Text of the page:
One of the key elements of any enterprise software implementation is data migration. Exactly what data is migrated to the new system in what level of detail is a key decision point to be considered during the implementation process.
To be able to make a well-informed decision about what data to migrate, manufacturing and distribution organizations would be well-advised to start with the target of where they want to be with their new system and work backwards.
Assuming there is any reasonable amount of legacy data, the decision to migrate existing data to the new ERP system rather than manually rekey the data becomes obvious. Data can be categorized into five main buckets:
- Core base data: including products, customers, prospects, vendors, and associated contacts;
- Pricing data: customer pricing and vendor pricing;
- Facilities, manufacturing, and product unit of measure conversion data: including bills of material, formulations, and routings; facilities layouts including zones, locations, and bins; and product-specific unit of measure conversion factors;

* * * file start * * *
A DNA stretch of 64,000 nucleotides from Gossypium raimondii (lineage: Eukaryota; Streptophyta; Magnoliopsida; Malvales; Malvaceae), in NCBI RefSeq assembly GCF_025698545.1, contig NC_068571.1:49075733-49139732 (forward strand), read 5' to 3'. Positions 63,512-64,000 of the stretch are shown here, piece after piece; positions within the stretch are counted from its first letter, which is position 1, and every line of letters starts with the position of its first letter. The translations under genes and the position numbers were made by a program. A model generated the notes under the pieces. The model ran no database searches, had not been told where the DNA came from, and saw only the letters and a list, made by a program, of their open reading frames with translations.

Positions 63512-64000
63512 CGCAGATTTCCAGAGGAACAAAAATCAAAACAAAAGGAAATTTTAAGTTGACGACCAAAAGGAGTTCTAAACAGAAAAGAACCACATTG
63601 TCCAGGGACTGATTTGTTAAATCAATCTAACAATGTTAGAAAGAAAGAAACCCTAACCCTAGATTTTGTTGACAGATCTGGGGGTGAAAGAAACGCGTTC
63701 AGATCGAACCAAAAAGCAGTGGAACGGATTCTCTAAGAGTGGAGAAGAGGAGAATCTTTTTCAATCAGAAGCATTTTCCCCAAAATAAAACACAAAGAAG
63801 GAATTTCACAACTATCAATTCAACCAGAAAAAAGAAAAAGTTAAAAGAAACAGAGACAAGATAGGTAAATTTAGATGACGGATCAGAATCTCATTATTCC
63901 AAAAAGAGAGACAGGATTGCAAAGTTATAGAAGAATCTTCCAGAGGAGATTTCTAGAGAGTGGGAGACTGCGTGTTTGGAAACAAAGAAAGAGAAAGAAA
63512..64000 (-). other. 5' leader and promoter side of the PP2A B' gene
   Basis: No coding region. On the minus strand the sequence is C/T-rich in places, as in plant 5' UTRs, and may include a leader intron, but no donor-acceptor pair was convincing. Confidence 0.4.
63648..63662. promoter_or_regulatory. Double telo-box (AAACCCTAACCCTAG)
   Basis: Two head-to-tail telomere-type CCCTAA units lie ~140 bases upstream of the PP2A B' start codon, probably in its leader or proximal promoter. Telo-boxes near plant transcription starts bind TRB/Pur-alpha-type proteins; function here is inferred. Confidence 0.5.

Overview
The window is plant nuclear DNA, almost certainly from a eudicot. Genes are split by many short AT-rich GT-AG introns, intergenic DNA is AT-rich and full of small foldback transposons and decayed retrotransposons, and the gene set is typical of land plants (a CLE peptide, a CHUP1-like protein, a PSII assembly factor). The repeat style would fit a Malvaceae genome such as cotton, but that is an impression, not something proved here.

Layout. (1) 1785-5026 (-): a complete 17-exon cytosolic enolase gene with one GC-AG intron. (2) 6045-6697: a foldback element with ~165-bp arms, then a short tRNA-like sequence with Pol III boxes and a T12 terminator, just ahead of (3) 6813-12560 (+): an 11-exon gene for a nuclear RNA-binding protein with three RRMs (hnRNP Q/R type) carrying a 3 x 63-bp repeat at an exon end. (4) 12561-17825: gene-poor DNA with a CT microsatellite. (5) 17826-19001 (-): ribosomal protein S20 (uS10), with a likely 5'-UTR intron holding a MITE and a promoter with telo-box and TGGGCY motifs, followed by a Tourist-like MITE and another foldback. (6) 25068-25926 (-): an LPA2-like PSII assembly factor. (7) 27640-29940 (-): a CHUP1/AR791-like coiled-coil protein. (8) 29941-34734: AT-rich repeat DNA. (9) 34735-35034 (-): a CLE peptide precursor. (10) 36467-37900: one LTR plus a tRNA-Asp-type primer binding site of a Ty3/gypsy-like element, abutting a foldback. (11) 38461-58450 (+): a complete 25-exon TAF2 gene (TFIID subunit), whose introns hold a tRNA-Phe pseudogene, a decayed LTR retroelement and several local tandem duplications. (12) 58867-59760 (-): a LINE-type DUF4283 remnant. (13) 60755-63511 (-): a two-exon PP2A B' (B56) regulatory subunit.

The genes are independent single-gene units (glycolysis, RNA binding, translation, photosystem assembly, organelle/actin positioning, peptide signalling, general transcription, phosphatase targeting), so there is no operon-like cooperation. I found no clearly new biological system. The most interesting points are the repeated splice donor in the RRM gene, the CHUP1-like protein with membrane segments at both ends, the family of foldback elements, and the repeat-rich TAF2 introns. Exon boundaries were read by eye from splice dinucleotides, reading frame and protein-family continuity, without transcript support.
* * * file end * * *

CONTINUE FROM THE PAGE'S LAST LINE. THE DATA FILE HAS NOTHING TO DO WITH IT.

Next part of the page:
- Historical data: sales history which can be used as an input to generate a forecast and for sales analysis purposes; and
- Open transactions and beginning balances: including open sales orders, open purchase orders, open sales quotes, open returns, open customer invoices (accounts receivable), open vendor invoices (accounts payable), and general ledger balances by account; these items must tie to corresponding values in the legacy system (i.e., inventory stock status, general ledger trial balance, aged accounts receivable by customer, and aged accounts payable by vendor).
Once the data migration strategy is defined, the next step for the ERP implementation project team is to execute that strategy successfully. Data migration tends to be an iterative process which can be run three to five times during software implementation. After each test migration, the data must be analyzed thoroughly to make sure the resulting data in the new system is correct and matches up with proper expectations and comparable data in the legacy system.
For a new ERP system to function properly and provide accurate transactions and business information to be trusted for analysis purposes, the core data, which is the lifeblood of the new system, must be accurate. The migration of data from legacy systems is a critical success factor for ERP software implementation.